The United States has seen a recent surge in unionizing activity, all of which have been very successful efforts with workers winning fair contracts after holding out when offered ones that didn’t meet their needs. This is worker power, something that suffered a lull throughout the decades but has made a roaring comeback now that the workforce is wising up and seeing that employers truly do have the funds to pay fair wages. While this has certainly been an exciting time, it is still not comparable to the union activity that had a massive wave throughout the 20’s and 30’s. While there was yet another wave of arts and literature all over the world that produced artists like Pablo Picasso and writers like Ernest Hemingway, the worker’s rights movement was producing organizers like Ben Fletcher and Mary “Mother” Jones, heroes taking part in their own renaissance.
“An injury to one is an injury to all!” was the tagline of the International Workers of the World (IWW), whose members were affectionately referred to as “Wobblies”. The origin of the nickname is uncertain, but what is certain is that it was the first union to welcome workers of color, which was unheard of at the time of its founding in 1905. Chinese immigrants had come to this country within the last 100 years and worked on the railroad system that continues to be the backbone of transport for American commerce in the United States. Respect and dignity for their labor was not to be found, as many policies gave way to unnecessary policing and imprisonment for the slightest offenses. Wobblies practiced “Revolutionary Industrial unionism”, which promoted the idea of “One big union”, giving way to another slogan – “The employer class and the working class have nothing in common”. The idea of one big union was to unite all workers, regardless of their job, race, class or creed. They could belong to another union as long as membership dues in the IWW were also paid.
Putting power in the hands of workers is the reason why unions are formed. There are leaders, organizers and stewards and workers that sit on the board that make decisions that ensure this. What is most important to note however is that all of those people are not a union. The union is the actual workers, who make sure that a collective voice is honed and the message then relayed to the proper representatives. It is the worker’s language that should always dictate a contract, not one drafted by bosses or representatives. An organizer’s role is to ensure that those workers speak to each other and know what their demands are, and that their voices are heard.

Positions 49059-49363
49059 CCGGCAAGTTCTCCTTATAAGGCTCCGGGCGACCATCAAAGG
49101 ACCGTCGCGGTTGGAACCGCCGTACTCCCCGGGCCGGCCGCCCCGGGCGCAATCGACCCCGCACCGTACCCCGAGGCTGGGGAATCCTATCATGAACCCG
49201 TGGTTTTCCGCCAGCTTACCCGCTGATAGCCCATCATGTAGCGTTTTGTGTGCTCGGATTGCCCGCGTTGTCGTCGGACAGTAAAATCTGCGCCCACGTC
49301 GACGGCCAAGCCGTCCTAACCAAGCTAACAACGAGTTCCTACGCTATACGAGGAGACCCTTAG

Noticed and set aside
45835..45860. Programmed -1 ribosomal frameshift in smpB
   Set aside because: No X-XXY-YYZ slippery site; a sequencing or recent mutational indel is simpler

Kellogg’s, IATSE, Kaiser-Permanente, Starbucks, Colectivo, UAW, Nabisco are all companies who are made of workers that fully and truly understand these concepts. It is without their labor that hurt the company’s back end, but more than anything, drew sympathy from other workers who were inspired to follow suit. Contracts were won and collective action prevailed. Organization of workers sets off chain reactions and the effects are a resounding success. The key to worker power is listening and coming together under a common cause, where workers generally do not have a shared political identity. Democrat, Republican, Socialist, Black, White, Brown, mean very little in the struggle for worker’s rights because if we are not employers, we are workers. It is imperative to obliterate classism if racism is to be destroyed.
Individualism is what destroys collective power, because the entire concept of capitalism is rooted in it, selling a product that is not necessarily for sale to everyone. Distractions are applied and the boss class implements fear in the mind of a worker, telling them that their fellow poor people are the reason they cannot get ahead. It is the exploitation of not just the immigrant worker, but also the citizen workers that have allowed them to flourish while the others have to work sometimes more than 2 jobs just to make ends meet.
We all pay for the ability to live in society, for the ability to not starve or freeze. As workers, we have earned a seat at the table and are able to make our terms known because as the brave souls of the Philly Waterfront dock workers of 1917 and the Starbucks workers of 2021 have shown us, a country will stop when workers refuse to be abused any longer.